ONE would naturally feel proud to share the same Alma Matar with the All Progressives Congress (APC’s) gubernatorial candidate for Lagos State, Akinwunmi Ambode. It is even double in our case because we were not only colleagues at the Federal Government College, Warri but also at the University of Lagos, where he was my senior. As Alumni comrades would normally put it: We are both “Great Fedgocowosans” for the FGCW connection and “Great Akokites” for UNILAG.
I have followed the career of Ambode keenly for several years and I am least surprised he’s come this far. At FGCW, Ambode was an embodiment of discipline and efficiency. He was not only a prefect, but as the head of school entertainment at the time, he brought a lot of smiles to the faces of students. UNILAG is a much larger academic community and being such an “ocean” of a setting, there is very little I know of his activities there. Besides, I came in just as he was leaving but I have no doubt he distinguished himself as usual. Our Briton-born Principal, Late P. H. Davies whom students fondly called ‘Papa’( and he truly was one) prepared us very well for life after FGCW especially for leadership roles. As governor, he can jog back such teenage experiences to bring about a huge entertainment industry in the state. Accepted that the stakes are higher now and much more is required than just being the students’ entertainer, fortunately for Ambode – as it is often said – every great story begins with a humble beginning. His 27 years of meritorious and innovative service in Lagos State Civil Service are well documented. He has more than paid his dues for the state’s number one job.
My bet on Ambode is not because we share the same Alma Mater. I must first be convinced he is competent because Lagos deserves the very best. It is a lonely road to walk and co-travellers are few made of those who live by principles in a society that is patently lacking of idealism. It is not a surprise that my hero of the second republic led by the National Party of Nigeria (NPN) was Alhaji Balarabe Musa, the impeached governor of Kaduna State! Along with some classmates and a small circle of friends at the time, we never ceased to eulogize him for standing out for his ideals. He was principled to the point that he would not succumb to the blackmail of the NPN dominated State House of Assembly that expected him to “settle” them to keep his seat. Balarabe lost out as governor but he never lost my respect over the years and I’m disappointed he’s become so obscure in the present dispensation. Added to him are many heroes of history I read about who have been a source of inspiration even at a tender age.
Ambode is a natural leader of men and a builder of bridges. At the time our Old Students’ Association (Lagos Chapter) ran into a hiatus that came out of a major crisis when most ex-students were fast losing interest in the affairs of the association, it took the pragmatic leadership of a much younger Ambode with deft moves to revive the Association and bring it to life again. It was a feat which the senior members at the time could not achieve but a younger and junior Ambode did as interventionist president. Yours sincerely had to politely turn down the offer to serve in his Executive having just served out a two-year term as the General Secretary because of not too pleasant memories.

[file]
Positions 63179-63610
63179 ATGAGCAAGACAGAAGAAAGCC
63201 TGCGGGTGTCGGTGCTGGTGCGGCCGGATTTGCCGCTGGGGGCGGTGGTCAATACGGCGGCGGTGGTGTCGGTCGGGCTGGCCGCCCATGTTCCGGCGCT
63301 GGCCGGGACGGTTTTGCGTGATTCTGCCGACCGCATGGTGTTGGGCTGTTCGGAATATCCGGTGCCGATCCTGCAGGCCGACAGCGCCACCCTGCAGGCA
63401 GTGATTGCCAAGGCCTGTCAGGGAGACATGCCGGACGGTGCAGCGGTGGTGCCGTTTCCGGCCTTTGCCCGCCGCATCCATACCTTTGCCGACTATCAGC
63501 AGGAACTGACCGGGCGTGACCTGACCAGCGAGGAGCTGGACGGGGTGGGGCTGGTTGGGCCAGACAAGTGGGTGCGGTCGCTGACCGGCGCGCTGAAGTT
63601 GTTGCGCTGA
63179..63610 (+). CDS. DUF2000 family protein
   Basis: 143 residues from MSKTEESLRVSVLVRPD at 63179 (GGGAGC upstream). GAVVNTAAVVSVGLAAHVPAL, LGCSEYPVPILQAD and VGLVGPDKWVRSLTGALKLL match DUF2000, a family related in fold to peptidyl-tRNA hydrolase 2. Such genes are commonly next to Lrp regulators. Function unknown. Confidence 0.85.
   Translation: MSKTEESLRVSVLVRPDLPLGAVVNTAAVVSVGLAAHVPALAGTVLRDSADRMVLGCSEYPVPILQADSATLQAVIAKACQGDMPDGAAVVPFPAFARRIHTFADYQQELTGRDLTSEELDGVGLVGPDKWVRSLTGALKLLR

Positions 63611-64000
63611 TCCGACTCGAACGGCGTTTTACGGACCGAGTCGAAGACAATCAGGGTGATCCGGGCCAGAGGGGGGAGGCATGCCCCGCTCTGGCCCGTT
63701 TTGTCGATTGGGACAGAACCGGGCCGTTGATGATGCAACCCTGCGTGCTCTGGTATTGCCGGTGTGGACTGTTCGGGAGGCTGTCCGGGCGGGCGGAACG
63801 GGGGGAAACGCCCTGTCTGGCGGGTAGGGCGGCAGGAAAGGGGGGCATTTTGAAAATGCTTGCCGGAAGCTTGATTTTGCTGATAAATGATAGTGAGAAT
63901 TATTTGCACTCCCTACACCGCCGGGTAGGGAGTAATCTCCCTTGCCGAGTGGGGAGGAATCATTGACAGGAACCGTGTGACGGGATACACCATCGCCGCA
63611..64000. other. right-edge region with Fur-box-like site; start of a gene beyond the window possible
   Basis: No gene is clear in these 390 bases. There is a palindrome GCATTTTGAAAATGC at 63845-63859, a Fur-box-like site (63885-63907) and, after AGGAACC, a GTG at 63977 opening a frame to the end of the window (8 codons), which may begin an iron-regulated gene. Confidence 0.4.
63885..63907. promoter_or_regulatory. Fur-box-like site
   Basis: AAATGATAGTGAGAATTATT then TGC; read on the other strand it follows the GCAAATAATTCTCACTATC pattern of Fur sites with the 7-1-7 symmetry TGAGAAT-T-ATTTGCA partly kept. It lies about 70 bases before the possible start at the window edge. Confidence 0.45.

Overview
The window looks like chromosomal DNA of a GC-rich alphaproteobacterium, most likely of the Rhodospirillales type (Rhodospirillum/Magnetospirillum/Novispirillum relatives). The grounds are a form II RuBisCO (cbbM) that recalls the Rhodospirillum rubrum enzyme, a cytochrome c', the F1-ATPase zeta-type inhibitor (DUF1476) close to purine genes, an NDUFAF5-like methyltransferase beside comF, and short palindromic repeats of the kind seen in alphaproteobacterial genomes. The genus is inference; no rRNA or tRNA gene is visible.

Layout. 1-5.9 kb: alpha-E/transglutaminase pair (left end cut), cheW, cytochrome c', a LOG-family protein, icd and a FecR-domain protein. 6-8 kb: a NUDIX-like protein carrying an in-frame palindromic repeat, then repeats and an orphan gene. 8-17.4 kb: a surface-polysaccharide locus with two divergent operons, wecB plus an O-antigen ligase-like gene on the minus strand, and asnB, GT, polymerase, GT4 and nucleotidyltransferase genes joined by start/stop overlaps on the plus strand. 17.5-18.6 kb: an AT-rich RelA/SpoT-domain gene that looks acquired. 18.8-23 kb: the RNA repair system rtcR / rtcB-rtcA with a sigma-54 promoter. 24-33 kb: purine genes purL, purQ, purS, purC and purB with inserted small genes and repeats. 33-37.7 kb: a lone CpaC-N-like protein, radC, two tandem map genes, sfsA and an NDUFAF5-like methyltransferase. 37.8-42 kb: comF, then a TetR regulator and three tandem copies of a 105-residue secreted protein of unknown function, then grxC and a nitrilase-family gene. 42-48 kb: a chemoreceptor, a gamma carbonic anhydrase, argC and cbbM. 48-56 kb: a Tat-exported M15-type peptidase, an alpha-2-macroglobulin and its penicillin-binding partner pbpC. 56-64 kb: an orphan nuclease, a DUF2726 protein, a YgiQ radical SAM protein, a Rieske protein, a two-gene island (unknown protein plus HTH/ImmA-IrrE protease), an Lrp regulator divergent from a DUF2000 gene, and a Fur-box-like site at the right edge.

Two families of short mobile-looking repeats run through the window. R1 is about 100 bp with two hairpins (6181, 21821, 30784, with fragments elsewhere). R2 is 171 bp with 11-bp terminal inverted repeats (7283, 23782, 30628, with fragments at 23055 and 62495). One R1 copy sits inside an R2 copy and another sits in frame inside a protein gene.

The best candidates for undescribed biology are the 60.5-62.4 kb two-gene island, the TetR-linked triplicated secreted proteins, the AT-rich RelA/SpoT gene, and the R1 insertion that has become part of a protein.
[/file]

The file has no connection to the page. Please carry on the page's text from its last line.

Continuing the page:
Habitually, not one to go looking for the big men in power for what to get out of them, the writer kept away from Ambode at Alausa where he held several key positions except when we met at association meetings. But many colleagues who regularly went to see him had much to say of how he had been of great help to them in several ways in resolving various issues. His acts of generosity and compassion run to immense proportion. There are many students at various levels Ambode is paying their school fees, widows he is helping to get back their groves, area boys he is helping to rehabilitate, scores of problems he is taking upon himself every day to solve for others when in service and out. Unless a leader has such compassion, he would steal so much in office and deny his people the needed service, the good things of life or dividends of democracy.
Another factor that stands in favour of Ambode is the APC ticket. Whatever critics would say and with every sense of objectivity, it is still the most progressive party in the country today. All the APC states especially in the South West are doing quite well; even the so-called poor ones have been able to navigate and adopt innovative ways to generate, attract higher revenues for developmental projects. The evidence is there – be it in Lagos, Ogun, Oyo, Osun or Edo State – APC governments are performing but one is not saying the party does not have its own share of the warts in the Nigerian system (if we are looking for out saints, they are probably only in Rome after a hard search!). Even Ekiti was choking in the steam of meaningful development before the surprise ouster that many were surprised the electorate turned out the way it did but time will certainly tell. The same cannot be said of the Peoples Democratic Party (PDP). Whether at the centre or in the states in the last 16 years of democratic dispensation, except in a handful of states including Akwa Ibom, Cross River and one or two others, the impact of progress hasn’t been as profound. It would be a big gamble for Lagos to lose out of the league of progressive states if it falls into the claws of the PDP but that is also left for Lagosians to decide on April 14, 2015.